When local governments began enacting stay-at-home orders due to the coronavirus pandemic last March, Girl Scouts of the Colonial Coast (GSCCC) and Girl Scouts across the country were forced to go virtual to continue their programs. Now, almost one year later, what began as a quick fix has become routine and it looks like virtual programming will be part of the ongoing Girl Scout experience – even when in-person meetings are back on the troop year schedule.

Tameika Hopkins, the community troop manager for GSCCC, has embraced the virtual model and says it has introduced and served girls during a particularly difficult and challenging time.

“In the beginning, we struggled,” she said. “We’ve always tried to make the meetings and activities fun – not like an obligation or like a class. Our goal is to have girls engaged and using the Girl Scout program in ways that can be done with parent help or the help of a volunteer.”

Hopkins leads a staff team who serves areas identified as less resourced areas or those underserved, for example where Title I schools are located or where there are families that have not had a history with Girl Scouts. Her goal is to expand opportunities for girls to participate in the Girl Scout Leadership Experience, not matter their background. She has been on the GSCCC staff since 2018 has grown the community troop initiative, creating a number of partnerships with schools and community-based organizations that includes the Boys and Girls Club.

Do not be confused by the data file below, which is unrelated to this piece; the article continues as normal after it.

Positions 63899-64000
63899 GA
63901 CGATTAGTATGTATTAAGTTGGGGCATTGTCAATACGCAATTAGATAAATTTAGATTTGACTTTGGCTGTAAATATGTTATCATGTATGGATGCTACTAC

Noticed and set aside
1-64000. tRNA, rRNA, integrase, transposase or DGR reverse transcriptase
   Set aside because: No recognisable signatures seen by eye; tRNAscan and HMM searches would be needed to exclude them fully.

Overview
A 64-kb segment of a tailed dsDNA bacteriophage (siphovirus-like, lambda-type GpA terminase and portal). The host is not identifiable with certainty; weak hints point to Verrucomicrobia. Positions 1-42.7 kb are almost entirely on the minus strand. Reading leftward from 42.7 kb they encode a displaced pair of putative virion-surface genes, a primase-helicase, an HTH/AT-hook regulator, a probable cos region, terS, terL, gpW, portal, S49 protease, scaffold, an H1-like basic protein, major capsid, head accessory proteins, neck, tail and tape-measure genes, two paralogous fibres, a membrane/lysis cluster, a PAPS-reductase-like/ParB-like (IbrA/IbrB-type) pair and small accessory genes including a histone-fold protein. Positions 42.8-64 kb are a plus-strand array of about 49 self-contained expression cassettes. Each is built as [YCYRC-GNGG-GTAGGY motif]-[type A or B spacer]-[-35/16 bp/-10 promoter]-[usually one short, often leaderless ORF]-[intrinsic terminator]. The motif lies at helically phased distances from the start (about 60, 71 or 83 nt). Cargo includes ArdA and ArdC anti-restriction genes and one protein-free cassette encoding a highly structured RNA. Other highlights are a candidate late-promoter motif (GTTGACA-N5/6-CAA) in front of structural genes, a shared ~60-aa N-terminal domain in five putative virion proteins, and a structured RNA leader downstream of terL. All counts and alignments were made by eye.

This spring, she has started a new community troop program in Edenton at the Boys and Girls Club with the help of one of their representatives. The girls worked on the Girl Scout Space Science Badge where they had lessons on stars and constellations.

According to Hopkins, the badge kits are designed to give girls a lot of hands-on activities that can be led with the help of an adult or easy activities that can be done individually.

“No matter how it is delivered, the STEM activities excite the girls and nudge them a little further in their interest of STEM,” Hopkins said.

Partnerships such as the one with the Edenton Boys and Girls Club partnerships are important in helping Girl Scouts give every girl the Girl Scout advantage. Financial assistance for membership is available to all girls through the partnerships.

“We believe that every girl deserves the opportunity to succeed and find ways to change the world,” Hopkins said. “Girls in some of the areas we serve don’t have transportation, parental support or the financial resources to be part of Girl Scouting, and through community troop partnerships we can see that these are not barriers for them to become a Girl Scout. Participating in a traditional Girl Scout Troop can be challenging for girls when there are not enough volunteers at their school or in their neighborhood. Through our outreach efforts, all girls have access to a safe and quality experience.”

Girl Scout program goals aim to give girls a strong sense of self, positive values, the confidence to seek new challenges, skills to be problem solvers and the know how to build healthy relationships.

Girl Scouts of the Colonial Coast serves nearly 6,000 girls in grades K through 12 with the help of more than 5,000 adult volunteers in southeastern Virginia and northeastern North Carolina. To volunteer, reconnect, donate or join, visit www.gsccc.org or call 1-800-77SCOUT.